Travel need not eat up all of next term's hall fees. Rhiannon Batten and Ken Welsby explore some of the discount options on offer
Inter-rail remains the definitive way to discover Continental Europe without breaking the bank. It's not just about sightseeing; Inter- railing is an experience, a way to meet people and explore their history and culture.

An Inter-rail card allows almost unlimited travel in up to 26 countries. Both 15-day and one-month cards are available, and you can either choose to travel across Europe as a whole - effectively as far as the Russian borders - or just in regional zones such as Norway, Sweden and Finland or Denmark, Germany, Austria and Switzerland. The one-month all-zones card costs pounds 275, and can be used almost everywhere except in the UK.

With careful planning it is possible to visit all 26 countries - but that kind of "if it's Wednesday, this must be Warsaw" itinerary inevitably involves spending more time travelling and less time discovering the countries themselves. But the journey itself is an opportunity to make new friends.

The social scene on board allows you to find out a mass of useful information from fellow passengers whether it's cheap places to stay over in Vienna - there aren't many of them - or where to go clubbing in Madrid, where there are too many places to choose from.

A typical "cities" itinerary might be as follows

Overnight from Harwich to Hook of Holland by Stena Line - 30 per cent discount to Inter-rail card holders - and then on to Amsterdam. Two or three days will be time enough to explore the Rijksmuseum and the other attractions, including the coffee shops!

Then on to Berlin. If you can manage the 6.53am departure from Central Station, you will arrive at Berlin Zoo in time for a late lunch or simply a couple of beers in the afternoon sunshine. Two or three days will be just about time to get a "taste" of this unique city.

Next stop Warsaw, but departing from the main station - Berlin Hauptbahnhof, rather than zoo. After a couple of days in Warsaw, it's back on the rails to Prague, where the sun is warmer and the beer is dramatically cheaper. Budvar, the original Budweiser, pounds 2 a bottle in Britain, can be had for a quarter of the price or even less.

From Prague you can either head east to Budapest or turn West to Vienna. In either case, the following destination should be Rome, for which the word breathtaking is a simple understatement.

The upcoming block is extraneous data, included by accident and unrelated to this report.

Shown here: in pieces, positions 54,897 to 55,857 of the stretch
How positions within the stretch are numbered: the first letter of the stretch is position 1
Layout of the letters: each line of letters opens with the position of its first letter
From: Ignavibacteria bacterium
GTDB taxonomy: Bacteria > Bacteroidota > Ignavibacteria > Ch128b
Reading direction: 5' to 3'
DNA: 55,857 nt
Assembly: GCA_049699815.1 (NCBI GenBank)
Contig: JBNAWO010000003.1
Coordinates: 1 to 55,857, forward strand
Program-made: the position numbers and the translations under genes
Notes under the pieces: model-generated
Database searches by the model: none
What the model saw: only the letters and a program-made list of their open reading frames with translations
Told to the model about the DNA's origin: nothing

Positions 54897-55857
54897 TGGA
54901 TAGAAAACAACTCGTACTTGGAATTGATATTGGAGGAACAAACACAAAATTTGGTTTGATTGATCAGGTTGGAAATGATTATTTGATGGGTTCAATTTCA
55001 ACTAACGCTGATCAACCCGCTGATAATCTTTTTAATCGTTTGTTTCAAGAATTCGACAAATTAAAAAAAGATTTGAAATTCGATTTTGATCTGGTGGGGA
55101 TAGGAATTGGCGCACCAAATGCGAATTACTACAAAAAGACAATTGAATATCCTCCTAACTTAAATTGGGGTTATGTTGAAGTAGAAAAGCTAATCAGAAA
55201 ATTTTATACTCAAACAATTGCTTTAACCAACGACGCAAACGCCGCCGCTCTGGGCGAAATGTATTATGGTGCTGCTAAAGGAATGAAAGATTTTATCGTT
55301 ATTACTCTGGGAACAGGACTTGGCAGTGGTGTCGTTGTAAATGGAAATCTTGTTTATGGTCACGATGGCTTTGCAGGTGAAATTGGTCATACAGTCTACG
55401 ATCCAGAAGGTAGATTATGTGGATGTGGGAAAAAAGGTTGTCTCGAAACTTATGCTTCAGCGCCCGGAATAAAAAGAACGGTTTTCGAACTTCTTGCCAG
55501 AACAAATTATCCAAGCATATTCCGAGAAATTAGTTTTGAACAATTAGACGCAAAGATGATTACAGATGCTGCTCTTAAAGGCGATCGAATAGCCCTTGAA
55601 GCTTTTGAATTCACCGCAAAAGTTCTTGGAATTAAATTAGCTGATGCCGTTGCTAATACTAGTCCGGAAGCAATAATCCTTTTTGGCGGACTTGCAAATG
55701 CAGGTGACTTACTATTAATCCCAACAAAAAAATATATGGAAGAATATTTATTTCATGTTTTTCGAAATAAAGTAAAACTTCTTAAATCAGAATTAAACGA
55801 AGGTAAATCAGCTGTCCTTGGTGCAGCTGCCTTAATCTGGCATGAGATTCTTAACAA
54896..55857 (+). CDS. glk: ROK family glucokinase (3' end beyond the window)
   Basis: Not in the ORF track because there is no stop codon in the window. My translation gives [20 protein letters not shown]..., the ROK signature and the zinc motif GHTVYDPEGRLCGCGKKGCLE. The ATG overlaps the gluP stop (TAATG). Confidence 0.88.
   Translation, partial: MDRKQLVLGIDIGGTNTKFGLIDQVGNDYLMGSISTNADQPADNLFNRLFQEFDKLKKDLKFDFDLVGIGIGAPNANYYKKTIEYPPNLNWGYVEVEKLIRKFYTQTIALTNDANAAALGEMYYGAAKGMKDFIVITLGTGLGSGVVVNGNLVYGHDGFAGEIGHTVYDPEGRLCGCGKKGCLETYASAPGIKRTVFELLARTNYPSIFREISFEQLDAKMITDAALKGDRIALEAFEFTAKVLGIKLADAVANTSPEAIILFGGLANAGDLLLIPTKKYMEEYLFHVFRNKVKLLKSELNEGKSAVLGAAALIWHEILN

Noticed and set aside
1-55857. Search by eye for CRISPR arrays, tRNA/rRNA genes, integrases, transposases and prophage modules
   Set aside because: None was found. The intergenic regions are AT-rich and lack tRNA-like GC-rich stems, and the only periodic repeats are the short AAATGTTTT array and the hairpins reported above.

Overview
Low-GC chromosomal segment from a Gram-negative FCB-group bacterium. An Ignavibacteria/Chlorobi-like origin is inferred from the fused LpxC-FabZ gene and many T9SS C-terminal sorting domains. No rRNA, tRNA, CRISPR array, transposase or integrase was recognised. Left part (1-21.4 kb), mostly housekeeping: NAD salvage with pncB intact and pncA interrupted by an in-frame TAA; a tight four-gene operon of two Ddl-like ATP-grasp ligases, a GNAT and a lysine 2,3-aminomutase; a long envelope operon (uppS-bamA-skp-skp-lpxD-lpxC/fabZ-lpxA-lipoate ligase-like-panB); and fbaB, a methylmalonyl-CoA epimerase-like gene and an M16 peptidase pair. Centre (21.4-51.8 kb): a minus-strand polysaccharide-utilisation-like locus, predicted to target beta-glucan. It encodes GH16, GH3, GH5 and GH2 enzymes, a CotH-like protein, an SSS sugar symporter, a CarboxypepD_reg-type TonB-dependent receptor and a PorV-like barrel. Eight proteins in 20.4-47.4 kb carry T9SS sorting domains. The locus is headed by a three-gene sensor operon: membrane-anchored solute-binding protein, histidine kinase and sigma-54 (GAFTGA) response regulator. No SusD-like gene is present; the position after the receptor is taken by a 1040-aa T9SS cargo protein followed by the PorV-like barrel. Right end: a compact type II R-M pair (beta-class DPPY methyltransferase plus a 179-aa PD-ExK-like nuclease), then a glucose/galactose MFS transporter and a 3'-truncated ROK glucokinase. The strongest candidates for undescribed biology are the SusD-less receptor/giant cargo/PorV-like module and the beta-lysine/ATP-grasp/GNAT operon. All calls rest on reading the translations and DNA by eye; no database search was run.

Starting to head home, avoid the direct route and come back via the French Riviera before taking the TGV for Paris, travelling at a top speed of 185mph. Spend the remainder of the month soaking up the style, before checking in at the Gare du Nord for the Eurostar service back to London - again at a discount fare.

Remember when travelling by train on the Continent that place names are given in the local language, which may not be the same as the English name. So Bruges is Brugge and Cologne is Koln. The Thomas Cook European Timetable - essential for all Inter-railers - uses the local spelling. You have been warned.

The Inter-rail card is just one of many special offers which let you travel both at home and abroad without swallowing up too much of the budget.

At home, the essential purchases are a railcard and, probably, a coachcard as well. The Young Persons' Railcard costs pounds 16 a year, from rail stations. For 16- to 23-year-olds or any full-time students it gives a one-third discount on most fares, including some ferries. You may get a cheaper ferry crossing with your UK Railcard than your Continental Inter-rail card.

Coaches are slower than rail but usually cheaper, and National Express offers the Young Persons' Discount Coach Card at pounds 7.

If you've completely run out of funds by the time term ends, hitching is risky but there is an alternative: ridesharing, arranged by Freewheelers. The pounds 10 yearly membership entitles you to a menu of journeys you may be able to share at a suggested 3.5p per mile.

For a healthier option, depending on your abilities, you could buy a bike, but if you do, don't try saving money with a cheap lock. Get a good one and use it.

For anyone spending time abroad for their studies, the travel ads in the weekend papers should be your first point of reference for cheap flights.

The established student travel shops such as Campus and STA are usually less likely to quote real bargain fares but as most of their staff are fresh from the travelling circuit themselves, they are unbeatable at giving up-to-date and useful advice.

For short trips, consider booking a courier flight with Bridges Worldwide which is much easier to contact than the only other source of courier flights, British Airways. However, they are very inflexible and at only 10-40 per cent off the regular rates they are not the bargain they once were.

Going overland, sleep, comfort and hygiene levels tend to drop in correlation to miles travelled. Eurolines has very cheap youth fares to most European cities, but for scenery and comfort the train is a better option.

If all you have the time and money for is a few days away, mid-week return journeys on Eurostar - to Paris, Brussels and various other destinations - start at pounds 49 from STA travel which also supplies ISIC cards as proof of student status, opening the door to an increasing range of discounts.

National Express 0990 808080.

International Rail Centre at London Victoria 0171 834 2345.

STA (Europe) 0171 361 6161.

Worldwide 0171 361 6262.

Bridge The World 0171 911 0900.

Campus Travel 0171 730 3402.

Bridges Worldwide 01895 46506.

British Airways Courier Flights 0181 564 7009.

Eurolines 0171 730 8235.

Freewheelers 0191 222 0090.

National Rail inquiries 0345 484950.